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Maternity and Neonatal Safety Improvement Programme

Posted: 17 December 2019

Picture of a group of nurses

What did the team achieve?

- 80 % reduction in babies with hypoglycaemia admitted to the neonatal unit over the last two years. (120 fewer admissions/year)

- Babies with necrotizing enterocolitis (NEC) down by 70% in 2018 compared to 2017.

- Timely administration of magnesium sulphate - from 15% to 83% compliance in last three years - preventing cerebral palsy in babies.

SUCCESSFUL, simple clinical interventions in WHHT’s Maternity and Neonatal units are reducing mother infant separation and dramatically reducing numbers of babies with neonatal hypoglycaemia, necrotizing enterocolitis (NEC) and cerebral palsy.

The multi-disciplinary intervention and improvement programme has been led by Paediatric Consultant Dr Sankara Narayanan and started in 2016.

He said: “When a baby is born full term the best place for the baby is to be with his/her mother where they can bond and benefit from skin to skin and breast feeding.

“There are five areas of clinical practice where the teams’ work is continuing to make a difference; neonatal hypoglycaemia, jaundice, necrotizing enterocolitis, neonatal intubation safety and reduction of cerebral palsy.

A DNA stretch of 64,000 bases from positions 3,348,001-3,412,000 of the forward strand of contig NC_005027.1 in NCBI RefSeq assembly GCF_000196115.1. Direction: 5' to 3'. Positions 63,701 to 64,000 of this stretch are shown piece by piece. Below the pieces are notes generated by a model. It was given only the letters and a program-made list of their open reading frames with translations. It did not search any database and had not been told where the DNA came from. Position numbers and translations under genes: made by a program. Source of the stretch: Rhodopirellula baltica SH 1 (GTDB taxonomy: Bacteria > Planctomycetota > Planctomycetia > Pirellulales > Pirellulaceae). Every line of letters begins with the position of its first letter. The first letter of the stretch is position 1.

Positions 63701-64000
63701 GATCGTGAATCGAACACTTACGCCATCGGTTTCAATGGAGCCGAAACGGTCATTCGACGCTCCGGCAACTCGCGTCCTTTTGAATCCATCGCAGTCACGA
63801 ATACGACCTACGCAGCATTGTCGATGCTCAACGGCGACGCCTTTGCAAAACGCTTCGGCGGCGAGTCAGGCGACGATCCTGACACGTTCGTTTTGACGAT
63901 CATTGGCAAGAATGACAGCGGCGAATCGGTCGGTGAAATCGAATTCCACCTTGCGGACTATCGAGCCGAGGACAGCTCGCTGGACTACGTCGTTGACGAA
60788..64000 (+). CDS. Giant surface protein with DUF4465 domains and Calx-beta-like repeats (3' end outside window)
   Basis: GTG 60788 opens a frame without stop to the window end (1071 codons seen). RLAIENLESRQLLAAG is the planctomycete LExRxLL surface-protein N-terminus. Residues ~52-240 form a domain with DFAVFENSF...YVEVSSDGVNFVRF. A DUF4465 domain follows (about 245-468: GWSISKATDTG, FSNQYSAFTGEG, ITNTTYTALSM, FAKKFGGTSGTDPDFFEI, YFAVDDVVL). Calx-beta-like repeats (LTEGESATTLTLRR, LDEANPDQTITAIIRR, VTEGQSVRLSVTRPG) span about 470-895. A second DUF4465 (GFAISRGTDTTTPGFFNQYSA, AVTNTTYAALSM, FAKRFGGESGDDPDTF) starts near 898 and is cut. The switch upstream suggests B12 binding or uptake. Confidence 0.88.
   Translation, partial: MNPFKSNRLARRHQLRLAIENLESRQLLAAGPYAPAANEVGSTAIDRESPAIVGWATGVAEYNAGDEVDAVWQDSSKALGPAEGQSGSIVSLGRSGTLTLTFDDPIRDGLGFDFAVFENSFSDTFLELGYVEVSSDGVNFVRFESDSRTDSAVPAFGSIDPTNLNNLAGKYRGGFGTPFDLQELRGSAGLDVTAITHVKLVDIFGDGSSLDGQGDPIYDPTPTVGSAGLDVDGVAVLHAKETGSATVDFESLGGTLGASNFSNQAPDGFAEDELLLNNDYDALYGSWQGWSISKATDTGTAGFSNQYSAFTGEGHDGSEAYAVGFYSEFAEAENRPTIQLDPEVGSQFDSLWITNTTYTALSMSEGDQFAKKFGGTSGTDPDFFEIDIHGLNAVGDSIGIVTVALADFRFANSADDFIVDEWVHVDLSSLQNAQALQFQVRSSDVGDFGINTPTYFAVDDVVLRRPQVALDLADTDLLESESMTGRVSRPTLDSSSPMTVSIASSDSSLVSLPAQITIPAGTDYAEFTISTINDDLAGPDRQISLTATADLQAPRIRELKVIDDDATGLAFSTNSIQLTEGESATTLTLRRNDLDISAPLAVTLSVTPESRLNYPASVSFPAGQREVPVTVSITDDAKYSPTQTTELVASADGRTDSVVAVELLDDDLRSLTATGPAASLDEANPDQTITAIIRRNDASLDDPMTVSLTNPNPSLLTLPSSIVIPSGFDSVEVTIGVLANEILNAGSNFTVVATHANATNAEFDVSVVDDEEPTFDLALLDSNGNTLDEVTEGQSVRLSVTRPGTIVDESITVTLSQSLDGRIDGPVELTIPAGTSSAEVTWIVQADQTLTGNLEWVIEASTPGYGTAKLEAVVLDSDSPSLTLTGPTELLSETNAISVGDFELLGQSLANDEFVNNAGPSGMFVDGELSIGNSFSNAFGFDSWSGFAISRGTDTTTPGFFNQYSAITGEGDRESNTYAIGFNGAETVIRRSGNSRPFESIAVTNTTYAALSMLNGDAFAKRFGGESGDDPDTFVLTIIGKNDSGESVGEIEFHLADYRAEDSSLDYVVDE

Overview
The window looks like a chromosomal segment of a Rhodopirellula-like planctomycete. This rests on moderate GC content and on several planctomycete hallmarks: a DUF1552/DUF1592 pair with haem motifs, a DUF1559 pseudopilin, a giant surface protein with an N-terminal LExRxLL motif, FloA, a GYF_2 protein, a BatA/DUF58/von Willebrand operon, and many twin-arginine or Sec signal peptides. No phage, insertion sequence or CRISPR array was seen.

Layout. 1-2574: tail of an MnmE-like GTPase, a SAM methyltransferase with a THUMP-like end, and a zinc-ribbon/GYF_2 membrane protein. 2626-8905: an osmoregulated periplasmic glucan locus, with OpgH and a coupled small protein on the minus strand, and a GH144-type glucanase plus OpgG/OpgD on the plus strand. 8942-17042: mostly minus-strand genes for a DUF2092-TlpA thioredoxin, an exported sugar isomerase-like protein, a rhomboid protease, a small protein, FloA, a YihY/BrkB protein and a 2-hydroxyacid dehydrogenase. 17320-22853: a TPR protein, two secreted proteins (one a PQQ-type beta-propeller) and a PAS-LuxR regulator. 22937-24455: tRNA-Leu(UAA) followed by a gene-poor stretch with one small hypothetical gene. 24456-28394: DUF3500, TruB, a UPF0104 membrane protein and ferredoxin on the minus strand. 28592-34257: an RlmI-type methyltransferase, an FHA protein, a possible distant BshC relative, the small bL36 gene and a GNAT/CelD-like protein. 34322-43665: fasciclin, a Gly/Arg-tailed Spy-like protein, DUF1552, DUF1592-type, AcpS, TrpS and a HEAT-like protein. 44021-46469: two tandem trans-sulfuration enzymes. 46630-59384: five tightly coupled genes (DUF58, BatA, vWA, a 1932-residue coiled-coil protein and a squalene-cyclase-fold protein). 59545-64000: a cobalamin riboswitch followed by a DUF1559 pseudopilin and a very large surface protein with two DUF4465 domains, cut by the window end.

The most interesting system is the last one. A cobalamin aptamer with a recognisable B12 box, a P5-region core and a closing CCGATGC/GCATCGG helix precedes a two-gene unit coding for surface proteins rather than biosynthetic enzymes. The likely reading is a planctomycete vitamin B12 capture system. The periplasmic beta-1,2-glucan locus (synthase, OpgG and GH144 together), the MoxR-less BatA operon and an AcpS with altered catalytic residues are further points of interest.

“The intention is to avoid admissions to the neonatal unit where possible and ensure that mother infant separation isn’t necessary unless absolutely required for safety reasons”

Preventing neonatal hypoglycaemia
In line with national guidelines, ensuring an oral glucose gel is given to babies showing signs of hypoglycaemia has reduced admissions to the neonatal unit by 80% since 2017.

This was achieved by fostering a culture of shared responsibility for mother/infant care across the whole team and empowering staff with the confidence and education to administer the glucose gel in a timely manner without waiting for the consultants’ go ahead.

A focused education programme and a robust communication strategy including a step by step photographic guide to the administration of the gel, mocked up in the hospital’s simulation suite, made a big difference. The team also involved families in the change and feedback was gathered from mothers who had experienced the successful intervention. The introduction of ‘At- risk’ infant cards and ‘hats,’ daily patient safety meetings and perinatal service board rounds was also a game changer.

WHHT has gone on to support seven other neonatal units across the country and the piece work was presented to 44 fellow hospitals who participated in a national learning event in March 2019.

Most of the treatment for jaundice in the baby is now given at the mother’s beside in the post-natal ward or transitional care rather than separating the child and sending them to the neonatal unit.
The Midwifery team identify babies at risk of jaundice and provide intense support to mothers to establish breastfeeding and monitor jaundice using a simple tool that checks jaundice levels bedside (transcutaneous bilirubin meter).

Significant reduction in Necrotizing Enterocolitis (NEC)